Hundreds of children in Sandwell still being taught at home amid Covid-19

Hundreds of Sandwell schoolchildren are still being taught at home by their parents since the start of the coronavirus pandemic.

Members of Sandwell council’s children’s services and education scrutiny board were told last week that 487 youngsters were having elective home education, or home schooling, with parents still anxious about them mixing in large groups.

This compares to 575 children being home educated during the height of the pandemic in January this year.

But in Walsall, only 350 children have undertaken elective home education this academic year, according to members of Walsall Council’s education overview and scrutiny committee.

Sue Moore, Group Head Education Support Services at Sandwell Council, said: “We’re getting some return of children coming back into school, but it’s not in the same level.

“I would have been optimistic before if we had higher returns, but we’re not seeing that at the moment. I don’t think we are going to go back to that pre-pandemic level.

“Time will tell. Since this weekend (November 27) with the additional measures due to the Omicron variant, if any parent was thinking about returning that might make them push that decision back for a few more months.

“There is no jurisdiction for us as a council to what goes on in a family home. If a parent chooses not to engage with us a local authority, we have no say. It’s only when we feel there is a safeguarding issue then we can actually visit the home.”

The Local Democracy Reporting Service queried the data used in the reports presented at the board meeting, as the data was recorded up to January 2021.

The most recent data recorded for children being home educated in Sandwell is dated to the end of the first half-term of this current academic year, or October 2021.

An England-wide survey of 151 councils by the Association of Directors of Children’s Services found the number of home-schooled children in England has risen by 38 per cent year-on-year, from 54,656 in October 2019 to 75,668 in October 2020, with coronavirus as the most cited reason.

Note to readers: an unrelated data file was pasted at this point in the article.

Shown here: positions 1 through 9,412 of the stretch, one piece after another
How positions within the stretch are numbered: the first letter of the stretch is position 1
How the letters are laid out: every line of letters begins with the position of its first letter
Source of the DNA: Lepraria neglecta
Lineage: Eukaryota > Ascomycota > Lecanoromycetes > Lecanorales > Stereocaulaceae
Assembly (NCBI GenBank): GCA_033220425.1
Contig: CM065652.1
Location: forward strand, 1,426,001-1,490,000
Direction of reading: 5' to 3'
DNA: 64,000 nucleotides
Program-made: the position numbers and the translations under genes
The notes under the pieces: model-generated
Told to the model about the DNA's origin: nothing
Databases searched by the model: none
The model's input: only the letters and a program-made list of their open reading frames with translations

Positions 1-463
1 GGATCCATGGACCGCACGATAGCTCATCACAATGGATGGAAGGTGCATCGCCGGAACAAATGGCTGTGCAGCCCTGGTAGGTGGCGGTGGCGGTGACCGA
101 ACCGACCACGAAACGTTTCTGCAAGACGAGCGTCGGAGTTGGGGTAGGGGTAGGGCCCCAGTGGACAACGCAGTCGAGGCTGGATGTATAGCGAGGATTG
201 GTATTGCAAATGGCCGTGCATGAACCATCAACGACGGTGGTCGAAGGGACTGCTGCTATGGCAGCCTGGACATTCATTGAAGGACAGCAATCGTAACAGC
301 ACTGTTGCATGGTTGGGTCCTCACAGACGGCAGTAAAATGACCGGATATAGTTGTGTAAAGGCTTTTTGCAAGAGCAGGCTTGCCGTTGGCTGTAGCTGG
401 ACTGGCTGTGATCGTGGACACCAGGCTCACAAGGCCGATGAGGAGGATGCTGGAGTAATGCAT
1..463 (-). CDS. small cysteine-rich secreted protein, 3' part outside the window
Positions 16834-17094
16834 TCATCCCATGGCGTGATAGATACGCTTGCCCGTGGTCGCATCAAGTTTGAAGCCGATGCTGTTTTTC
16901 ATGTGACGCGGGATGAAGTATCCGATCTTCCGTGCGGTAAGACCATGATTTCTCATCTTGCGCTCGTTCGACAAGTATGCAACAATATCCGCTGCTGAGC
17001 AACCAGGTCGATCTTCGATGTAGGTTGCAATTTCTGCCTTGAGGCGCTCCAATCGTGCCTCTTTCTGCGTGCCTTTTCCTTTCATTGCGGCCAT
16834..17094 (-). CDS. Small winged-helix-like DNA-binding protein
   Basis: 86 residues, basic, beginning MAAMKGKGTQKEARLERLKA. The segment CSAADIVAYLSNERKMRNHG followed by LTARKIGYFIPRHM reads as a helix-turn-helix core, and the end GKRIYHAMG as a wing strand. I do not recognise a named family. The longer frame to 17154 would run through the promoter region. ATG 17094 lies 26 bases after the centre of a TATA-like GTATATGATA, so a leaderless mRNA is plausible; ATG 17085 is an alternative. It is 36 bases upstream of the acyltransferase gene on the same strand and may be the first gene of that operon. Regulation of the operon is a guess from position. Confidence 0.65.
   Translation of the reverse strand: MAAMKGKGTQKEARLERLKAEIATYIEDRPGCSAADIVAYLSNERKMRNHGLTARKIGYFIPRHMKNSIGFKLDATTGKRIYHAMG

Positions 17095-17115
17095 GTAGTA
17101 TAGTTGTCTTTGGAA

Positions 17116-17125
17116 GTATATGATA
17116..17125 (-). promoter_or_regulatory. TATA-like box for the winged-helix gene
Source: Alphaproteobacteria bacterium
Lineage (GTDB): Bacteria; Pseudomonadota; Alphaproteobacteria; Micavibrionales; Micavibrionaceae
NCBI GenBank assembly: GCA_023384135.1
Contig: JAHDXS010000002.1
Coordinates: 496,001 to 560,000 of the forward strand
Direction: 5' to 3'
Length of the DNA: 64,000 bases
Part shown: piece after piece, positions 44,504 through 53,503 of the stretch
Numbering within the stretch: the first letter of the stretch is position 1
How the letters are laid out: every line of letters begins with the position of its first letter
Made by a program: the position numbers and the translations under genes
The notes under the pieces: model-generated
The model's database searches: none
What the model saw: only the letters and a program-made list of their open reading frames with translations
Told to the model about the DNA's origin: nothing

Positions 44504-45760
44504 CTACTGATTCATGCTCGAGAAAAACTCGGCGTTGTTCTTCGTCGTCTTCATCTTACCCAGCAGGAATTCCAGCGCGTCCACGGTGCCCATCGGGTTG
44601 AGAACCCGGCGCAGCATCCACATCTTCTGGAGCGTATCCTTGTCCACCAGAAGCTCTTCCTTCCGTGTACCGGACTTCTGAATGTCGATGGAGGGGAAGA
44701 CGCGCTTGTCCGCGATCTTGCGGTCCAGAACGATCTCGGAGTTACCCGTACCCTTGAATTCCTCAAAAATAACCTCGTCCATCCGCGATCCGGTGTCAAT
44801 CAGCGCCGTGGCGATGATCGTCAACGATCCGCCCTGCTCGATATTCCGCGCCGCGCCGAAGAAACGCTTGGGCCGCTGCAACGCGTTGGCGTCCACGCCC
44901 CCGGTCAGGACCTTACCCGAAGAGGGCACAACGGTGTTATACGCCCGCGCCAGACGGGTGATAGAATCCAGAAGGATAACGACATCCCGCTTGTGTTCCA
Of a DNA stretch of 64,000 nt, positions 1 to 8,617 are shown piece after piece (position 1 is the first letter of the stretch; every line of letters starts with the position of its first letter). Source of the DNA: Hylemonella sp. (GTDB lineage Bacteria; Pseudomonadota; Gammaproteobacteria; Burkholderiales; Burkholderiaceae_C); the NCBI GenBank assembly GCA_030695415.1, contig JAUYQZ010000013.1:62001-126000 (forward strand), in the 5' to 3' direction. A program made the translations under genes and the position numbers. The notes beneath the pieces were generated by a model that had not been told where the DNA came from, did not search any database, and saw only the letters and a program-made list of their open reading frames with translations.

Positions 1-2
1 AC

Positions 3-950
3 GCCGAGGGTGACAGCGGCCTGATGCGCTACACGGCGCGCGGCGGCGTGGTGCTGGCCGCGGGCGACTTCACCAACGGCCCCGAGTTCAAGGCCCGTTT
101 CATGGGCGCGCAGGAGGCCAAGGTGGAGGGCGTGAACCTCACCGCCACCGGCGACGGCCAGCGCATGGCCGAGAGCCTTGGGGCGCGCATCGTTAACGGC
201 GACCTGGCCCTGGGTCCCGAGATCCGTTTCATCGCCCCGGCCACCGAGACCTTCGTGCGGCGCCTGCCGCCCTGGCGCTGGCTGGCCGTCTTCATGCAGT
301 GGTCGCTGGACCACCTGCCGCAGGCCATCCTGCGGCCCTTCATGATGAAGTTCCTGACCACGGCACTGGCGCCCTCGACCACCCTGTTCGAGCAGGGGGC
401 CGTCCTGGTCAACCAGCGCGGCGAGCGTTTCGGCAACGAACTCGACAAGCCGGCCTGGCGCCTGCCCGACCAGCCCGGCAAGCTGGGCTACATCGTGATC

But in Sandwell council’s own report, titled “CSE Scrutiny EHE Summ of Evidence Appendix 1”, noted their increase in children being home-schooled is higher than the 38 per cent national average.

According to the report, in October 2020, the council had received 220 referrals, including 90 citing coronavirus as the primary reason – an increase of 49 per cent in comparison with the previous academic year.

It also noted that the number of children being educated at home in Sandwell is an “upward trend and rising”.

The report states: “This had started in 2019 way before school closures, it is possible that the impact of Covid (school closure, remote learning and fear of sending children to school) has had an impact on rising numbers electing to home educate.

“Monitoring data is ongoing and the extension of timelines for the working group will potentially give a more balanced view, as some children will return to school education.”

Reasons for children being home schooled aside from coronavirus include dissatisfaction with what local school can offer children, lifestyle choice, and “particular talent”, according to the report.

It comes after Sandwell council’s children’s services and education scrutiny board have agreed to write to the Secretary of State for Education, Nadhim Zahawi, to strengthen legislation and safeguards for home schooled children.

Currently, there is no national register for children who are home educated.

The current estimated cost of EHE support in Sandwell is £130,200.

Local authorities across the country are worried without a register or a means of seeing the child in their learning environment, they cannot be satisfied children or young people are educated in a safe or appropriate environment.

Similarly, while some parents will be using part-time education and extra-curricular settings to complement their home education, some children may have home education in unsuitable settings, such as unregistered and illegal tuition centres.

Michael Jarrett, director of children’s services for Sandwell council, said: “I’m really pleased to hear that here in Sandwell we have a lot safeguards in place to ensure children’s needs are being met.

“But one thing we are absolutely keen on is a national register. It’s been a concern to have children under the radar and not seen by professionals, experts, and teaching staff.

“It’s positive we are moving in the right direction to have a national register.”

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